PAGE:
Lecture 1: The Gift of Geopolitics: How Worlds are Made, and Unmade
Americans and Europeans long tended to think of geopolitics as a kind of primitivism to be transcended. The “escape from geopolitics” has both a right wing and a left wing incarnation: the former rooted in a fantasy of universal democracy and benign US-led hegemony, the latter, in a world order governed by supranational institutions and pooled sovereignty. What both share is a conviction that the rivalry of states, with conflicting interests and worldviews, produces conflict, insecurity and impoverishment. Hence the “return” of geopolitics today is lamented. But should it be? Interstate rivalry can unleash cataclysm, of course, but the wealthy, democratic West arose not in spite of geopolitics but as a result of it. The question therefore is not whether geopolitics is escapable or bad, but how the inevitable interstate frictions can be harnessed to push the major powers security and prosperity.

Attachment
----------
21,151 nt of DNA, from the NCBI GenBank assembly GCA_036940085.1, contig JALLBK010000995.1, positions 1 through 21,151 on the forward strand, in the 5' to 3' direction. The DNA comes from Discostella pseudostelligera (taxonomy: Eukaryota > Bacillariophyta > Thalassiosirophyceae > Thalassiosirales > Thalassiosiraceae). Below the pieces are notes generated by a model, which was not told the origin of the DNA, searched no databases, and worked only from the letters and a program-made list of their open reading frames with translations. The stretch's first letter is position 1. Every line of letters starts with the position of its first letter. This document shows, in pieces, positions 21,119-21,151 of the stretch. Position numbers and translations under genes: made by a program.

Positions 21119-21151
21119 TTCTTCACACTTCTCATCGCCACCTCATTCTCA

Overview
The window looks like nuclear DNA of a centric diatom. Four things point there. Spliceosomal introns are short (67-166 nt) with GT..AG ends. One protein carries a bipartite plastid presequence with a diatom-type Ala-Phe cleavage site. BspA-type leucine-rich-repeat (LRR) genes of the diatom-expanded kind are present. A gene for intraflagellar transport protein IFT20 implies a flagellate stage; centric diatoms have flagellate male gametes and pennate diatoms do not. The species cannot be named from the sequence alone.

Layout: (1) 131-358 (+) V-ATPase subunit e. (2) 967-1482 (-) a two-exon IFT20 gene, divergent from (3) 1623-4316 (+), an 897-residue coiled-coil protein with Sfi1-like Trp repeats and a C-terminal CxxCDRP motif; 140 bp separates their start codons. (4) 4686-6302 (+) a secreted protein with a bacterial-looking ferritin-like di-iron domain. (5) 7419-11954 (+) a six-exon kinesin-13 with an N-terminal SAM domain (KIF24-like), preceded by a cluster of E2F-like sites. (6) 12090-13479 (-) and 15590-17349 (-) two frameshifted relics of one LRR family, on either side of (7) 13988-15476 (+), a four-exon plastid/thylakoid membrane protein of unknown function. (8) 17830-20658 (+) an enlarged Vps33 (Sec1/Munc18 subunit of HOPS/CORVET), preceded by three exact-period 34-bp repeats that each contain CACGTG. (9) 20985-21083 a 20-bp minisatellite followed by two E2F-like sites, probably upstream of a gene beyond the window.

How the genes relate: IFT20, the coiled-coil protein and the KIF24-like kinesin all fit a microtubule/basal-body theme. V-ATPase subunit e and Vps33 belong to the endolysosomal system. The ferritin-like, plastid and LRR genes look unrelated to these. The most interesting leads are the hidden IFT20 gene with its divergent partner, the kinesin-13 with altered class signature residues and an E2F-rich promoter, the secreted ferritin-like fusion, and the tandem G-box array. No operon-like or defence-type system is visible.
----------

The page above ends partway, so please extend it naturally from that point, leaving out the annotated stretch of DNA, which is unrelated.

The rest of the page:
Stephen Kotkin is the Birkelund Professor of History and International Affairs at the Woodrow Wilson School of Princeton University. He directs the Princeton Institute for International and Regional Studies, and the Program History and Practice of Diplomacy. He is also a Fellow of the Hoover Institution at Stanford University.
Lecture II: What, if anything, is the Difference between Fascism and Communism?
April 19, 2017, 6:00pm
Lecture III: The Chip on the Shoulder
April 26, 2017, 6:00pm